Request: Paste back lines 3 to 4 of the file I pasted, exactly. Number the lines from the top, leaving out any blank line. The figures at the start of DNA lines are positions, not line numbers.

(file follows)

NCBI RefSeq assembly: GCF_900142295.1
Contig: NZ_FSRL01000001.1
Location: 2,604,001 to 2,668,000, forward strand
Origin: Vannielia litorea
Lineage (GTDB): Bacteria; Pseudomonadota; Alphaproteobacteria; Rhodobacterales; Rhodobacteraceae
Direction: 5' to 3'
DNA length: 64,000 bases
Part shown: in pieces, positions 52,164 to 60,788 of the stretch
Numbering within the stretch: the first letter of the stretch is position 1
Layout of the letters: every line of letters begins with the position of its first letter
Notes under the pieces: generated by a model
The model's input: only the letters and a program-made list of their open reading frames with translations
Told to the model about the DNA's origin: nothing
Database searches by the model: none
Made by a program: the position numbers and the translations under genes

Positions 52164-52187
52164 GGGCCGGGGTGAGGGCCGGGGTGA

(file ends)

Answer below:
Location: 2,604,001 to 2,668,000, forward strand
Origin: Vannielia litorea